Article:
http://www.cherokeephoenix.orgFront row from left to right are Spring Valley Fire Department representatives Lillian Gamble, Janette Smith and April Cole. In the back row are Spring Valley representatives Gordon Gamble, Tribal Councilor Joe Byrd and Deputy Chief S. Joe Crittenden, Spring Valley Fire Chief Ronnie Smith, Principal Chief Bill John Baker, Spring Valley representatives David Cole and Eli Cole, Tribal Councilor Rex Jordan and Spring Valley representatives Rick Lamons and Delbert Wilson. The Cherokee Nation donated $458,500 to 131 rural volunteer fire departments on May 8 in Catoosa, Oklahoma. COURTESY
Front row from left to right are Spring Valley Fire Department representatives Lillian Gamble, Janette Smith and April Cole. In the back row are Spring Valley representatives Gordon Gamble, Tribal Councilor Joe Byrd and Deputy Chief S. Joe Crittenden, Spring Valley Fire Chief Ronnie Smith, Principal Chief Bill John Baker, Spring Valley representatives David Cole and Eli Cole, Tribal Councilor Rex Jordan and Spring Valley representatives Rick Lamons and Delbert Wilson. The Cherokee Nation donated $458,500 to 131 rural volunteer fire departments on May 8 in Catoosa, Oklahoma. COURTESY

CN donates nearly $500K to volunteer fire departments

BY STAFF REPORTS
05/10/2017 12:00 PM
CATOOSA, Okla. – The Cherokee Nation donated nearly half a million dollars on May 8 night to 131 rural volunteer fire departments during the tribe’s annual Volunteer Firefighter Ceremony at the Hard Rock Hotel & Casino Tulsa.

Each year rural volunteer fire departments located within the tribe’s jurisdiction rely on fundraisers and membership dues to maintain operations.

According to a CN press release, to honor those departments the tribe donated each station a check for $3,500 to help with equipment, fuel or other items needed to protect lives and properties in northeastern Oklahoma.

Officials said the $458,500 overall donation was a record amount and was included in the tribe’s annual budget.

“I believe the men and women who answer the call to be a firefighter deserve Cherokee Nation’s thanks and support. They are on call 24/7, 365 days a year, to ensure we remain safe,” Principal Chief Bill John Baker said. “What they do is vital to our overall success in northeast Oklahoma. That’s why year after year, Cherokee Nation makes financial investments in rural volunteer fire departments so they can be better equipped to protect our families, our homes and our property.”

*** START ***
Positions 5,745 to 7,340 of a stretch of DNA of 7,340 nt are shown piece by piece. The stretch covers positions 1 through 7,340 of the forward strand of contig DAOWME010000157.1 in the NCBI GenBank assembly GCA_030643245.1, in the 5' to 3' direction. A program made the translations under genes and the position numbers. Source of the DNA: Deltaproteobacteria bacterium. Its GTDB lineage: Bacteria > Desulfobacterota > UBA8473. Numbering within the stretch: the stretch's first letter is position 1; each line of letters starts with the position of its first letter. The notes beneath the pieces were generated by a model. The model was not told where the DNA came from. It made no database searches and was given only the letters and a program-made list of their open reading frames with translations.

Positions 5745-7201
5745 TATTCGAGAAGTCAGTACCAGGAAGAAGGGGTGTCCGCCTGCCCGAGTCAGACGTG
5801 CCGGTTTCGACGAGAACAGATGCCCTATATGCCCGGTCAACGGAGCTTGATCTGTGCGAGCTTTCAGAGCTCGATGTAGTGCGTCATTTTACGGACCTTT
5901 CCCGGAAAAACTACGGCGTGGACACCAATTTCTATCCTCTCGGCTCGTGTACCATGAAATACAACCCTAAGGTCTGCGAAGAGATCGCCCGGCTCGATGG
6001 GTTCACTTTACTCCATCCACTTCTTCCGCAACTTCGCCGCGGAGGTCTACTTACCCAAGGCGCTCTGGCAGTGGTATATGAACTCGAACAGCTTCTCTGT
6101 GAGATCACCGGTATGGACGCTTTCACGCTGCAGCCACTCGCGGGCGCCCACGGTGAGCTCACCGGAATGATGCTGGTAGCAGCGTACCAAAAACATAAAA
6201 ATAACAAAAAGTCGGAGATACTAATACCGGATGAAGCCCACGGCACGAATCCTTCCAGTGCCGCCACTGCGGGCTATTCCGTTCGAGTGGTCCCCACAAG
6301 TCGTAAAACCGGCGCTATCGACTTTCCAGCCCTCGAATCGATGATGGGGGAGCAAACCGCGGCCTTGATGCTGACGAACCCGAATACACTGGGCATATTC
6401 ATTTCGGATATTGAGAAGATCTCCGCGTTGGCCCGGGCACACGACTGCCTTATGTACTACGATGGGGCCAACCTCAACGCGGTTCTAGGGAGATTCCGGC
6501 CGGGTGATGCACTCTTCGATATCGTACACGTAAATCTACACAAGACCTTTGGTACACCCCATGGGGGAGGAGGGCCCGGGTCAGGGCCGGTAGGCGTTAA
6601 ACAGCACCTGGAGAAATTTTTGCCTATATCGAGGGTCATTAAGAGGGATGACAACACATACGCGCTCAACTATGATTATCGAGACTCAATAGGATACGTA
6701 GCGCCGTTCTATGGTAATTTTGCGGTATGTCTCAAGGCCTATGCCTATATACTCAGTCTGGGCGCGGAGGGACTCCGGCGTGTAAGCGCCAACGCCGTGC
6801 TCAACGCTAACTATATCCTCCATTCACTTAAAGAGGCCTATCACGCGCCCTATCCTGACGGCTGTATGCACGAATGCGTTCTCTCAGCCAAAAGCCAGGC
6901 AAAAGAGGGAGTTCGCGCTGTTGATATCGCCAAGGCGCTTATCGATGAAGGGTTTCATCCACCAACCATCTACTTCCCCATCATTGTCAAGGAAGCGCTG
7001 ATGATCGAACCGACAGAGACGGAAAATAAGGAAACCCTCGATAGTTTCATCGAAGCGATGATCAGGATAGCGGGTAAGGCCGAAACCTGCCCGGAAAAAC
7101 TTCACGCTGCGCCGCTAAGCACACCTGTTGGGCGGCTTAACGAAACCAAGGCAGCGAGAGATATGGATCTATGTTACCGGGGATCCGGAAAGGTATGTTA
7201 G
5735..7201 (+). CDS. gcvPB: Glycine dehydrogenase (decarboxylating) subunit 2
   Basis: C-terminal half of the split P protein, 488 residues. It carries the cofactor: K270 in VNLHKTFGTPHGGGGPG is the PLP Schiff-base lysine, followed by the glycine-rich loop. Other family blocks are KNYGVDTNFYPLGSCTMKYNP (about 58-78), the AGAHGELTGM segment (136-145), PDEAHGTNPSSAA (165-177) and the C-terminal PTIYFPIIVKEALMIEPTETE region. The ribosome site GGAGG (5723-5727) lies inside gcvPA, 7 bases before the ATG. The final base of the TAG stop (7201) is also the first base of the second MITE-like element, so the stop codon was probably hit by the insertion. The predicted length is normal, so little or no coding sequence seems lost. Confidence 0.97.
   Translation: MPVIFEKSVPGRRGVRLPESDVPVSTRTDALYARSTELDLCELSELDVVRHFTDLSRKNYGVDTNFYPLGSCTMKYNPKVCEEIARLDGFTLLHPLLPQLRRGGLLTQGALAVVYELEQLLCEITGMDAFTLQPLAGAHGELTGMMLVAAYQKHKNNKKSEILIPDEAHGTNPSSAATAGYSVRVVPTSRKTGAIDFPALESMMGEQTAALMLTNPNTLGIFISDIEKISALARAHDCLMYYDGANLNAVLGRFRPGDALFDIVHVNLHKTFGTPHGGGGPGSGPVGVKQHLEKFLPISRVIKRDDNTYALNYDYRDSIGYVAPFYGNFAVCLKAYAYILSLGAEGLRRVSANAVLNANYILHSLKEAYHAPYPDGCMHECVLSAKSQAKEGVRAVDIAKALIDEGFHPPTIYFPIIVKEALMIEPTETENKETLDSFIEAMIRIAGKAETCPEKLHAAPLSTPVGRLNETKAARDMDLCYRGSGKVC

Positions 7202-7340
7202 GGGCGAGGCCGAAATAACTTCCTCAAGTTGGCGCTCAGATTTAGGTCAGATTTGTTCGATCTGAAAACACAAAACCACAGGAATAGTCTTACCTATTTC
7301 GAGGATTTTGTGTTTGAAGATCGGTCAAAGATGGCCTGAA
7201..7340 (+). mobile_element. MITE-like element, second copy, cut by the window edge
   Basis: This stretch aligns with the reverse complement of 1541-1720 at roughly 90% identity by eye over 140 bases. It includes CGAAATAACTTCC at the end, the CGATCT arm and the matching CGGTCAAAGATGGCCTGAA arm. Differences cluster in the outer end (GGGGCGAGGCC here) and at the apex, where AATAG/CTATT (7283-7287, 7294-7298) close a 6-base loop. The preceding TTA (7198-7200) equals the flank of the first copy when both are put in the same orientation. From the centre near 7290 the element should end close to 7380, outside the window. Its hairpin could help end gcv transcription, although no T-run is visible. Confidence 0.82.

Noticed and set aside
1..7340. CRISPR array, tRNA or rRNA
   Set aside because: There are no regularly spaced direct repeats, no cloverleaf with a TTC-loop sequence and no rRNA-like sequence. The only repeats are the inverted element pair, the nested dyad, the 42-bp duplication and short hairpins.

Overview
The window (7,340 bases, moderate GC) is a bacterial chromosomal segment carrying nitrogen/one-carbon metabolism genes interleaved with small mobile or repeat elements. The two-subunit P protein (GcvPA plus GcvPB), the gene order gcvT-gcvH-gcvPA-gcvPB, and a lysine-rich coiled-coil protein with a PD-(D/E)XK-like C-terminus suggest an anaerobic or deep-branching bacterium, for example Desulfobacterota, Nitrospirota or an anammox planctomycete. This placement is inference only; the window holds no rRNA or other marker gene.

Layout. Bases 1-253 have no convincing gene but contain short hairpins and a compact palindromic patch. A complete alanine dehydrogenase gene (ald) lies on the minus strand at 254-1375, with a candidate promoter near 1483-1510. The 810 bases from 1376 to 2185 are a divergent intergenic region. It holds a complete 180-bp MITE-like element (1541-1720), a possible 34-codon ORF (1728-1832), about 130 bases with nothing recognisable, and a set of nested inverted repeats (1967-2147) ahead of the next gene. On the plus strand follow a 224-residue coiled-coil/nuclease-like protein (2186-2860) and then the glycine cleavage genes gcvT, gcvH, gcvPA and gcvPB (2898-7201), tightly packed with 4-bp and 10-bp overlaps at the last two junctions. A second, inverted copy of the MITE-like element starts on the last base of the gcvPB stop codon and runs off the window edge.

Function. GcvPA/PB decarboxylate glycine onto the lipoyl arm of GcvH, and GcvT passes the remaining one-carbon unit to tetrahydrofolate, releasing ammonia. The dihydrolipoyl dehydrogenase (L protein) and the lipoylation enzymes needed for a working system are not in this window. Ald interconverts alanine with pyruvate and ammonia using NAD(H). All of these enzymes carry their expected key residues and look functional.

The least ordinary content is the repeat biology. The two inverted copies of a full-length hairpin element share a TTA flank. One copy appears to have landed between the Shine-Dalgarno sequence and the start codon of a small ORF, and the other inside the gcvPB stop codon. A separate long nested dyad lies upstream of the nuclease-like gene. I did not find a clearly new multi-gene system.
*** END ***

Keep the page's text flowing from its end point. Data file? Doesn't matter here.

Spring Valley Fire Department in Cherokee County and Disney Fire Department in Mayes County were recognized as 2017 Volunteer Fire Departments of the Year.

The Spring Valley Fire Department protects more than 7,800 residents in a 77-square-mile area and in the past year responded to about 150 calls in the community as well as neighboring Hulbert, Taylor Ferry, Gideon and Peggs. It also responded to calls outside of Cherokee County.

Spring Valley’s volunteers also provide emergency responses for water rescue, search-and-rescue and fire investigations.

“Cherokee Nation’s donation allows us to buy equipment that we need, like hoses, nozzles and tires,” Spring Valley Fire Chief Ronnie Smith said. “It takes a lot of money to operate a volunteer fire department, and we don’t have a lot of money. When you start buying fuel and insurance, it all adds up, and I appreciate everything the Cherokee Nation does for all volunteer fire departments.”

The Disney Fire Department’s firefighters often find themselves maneuvering through trails and over rocks in the Grand Lake area to reach victims of rollover crashes that occur during popular rock-crawling events. Efforts of the department’s volunteers have helped save the lives of many, including victims who were in serious or critical condition and required medical helicopters once they had been rescued by Disney firefighters.

The department has 14 active volunteers.

“We really appreciate Cherokee Nation’s help. It helps us out a lot,” Disney Fire Chief Larry Sanders said. “We’re probably going to use the funding to build a training facility.”

The CN also selected five recipients for the 2017 Volunteer Firefighter of the Year awards:

• Allison Paige Long, of Langley, for saving the life of a boy involved in a head-on car crash in August. Long and her family drove upon the crash on Spavinaw Hill. She climbed into a crushed car and found a 12-year-old who was in the backseat and not breathing. Long, a Langley volunteer firefighter since 2010, cleared the boy’s airway, controlled his bleeding and stayed in the car until he was freed. The teen is paralyzed from the waist down but survived because of Long’s training and response. ?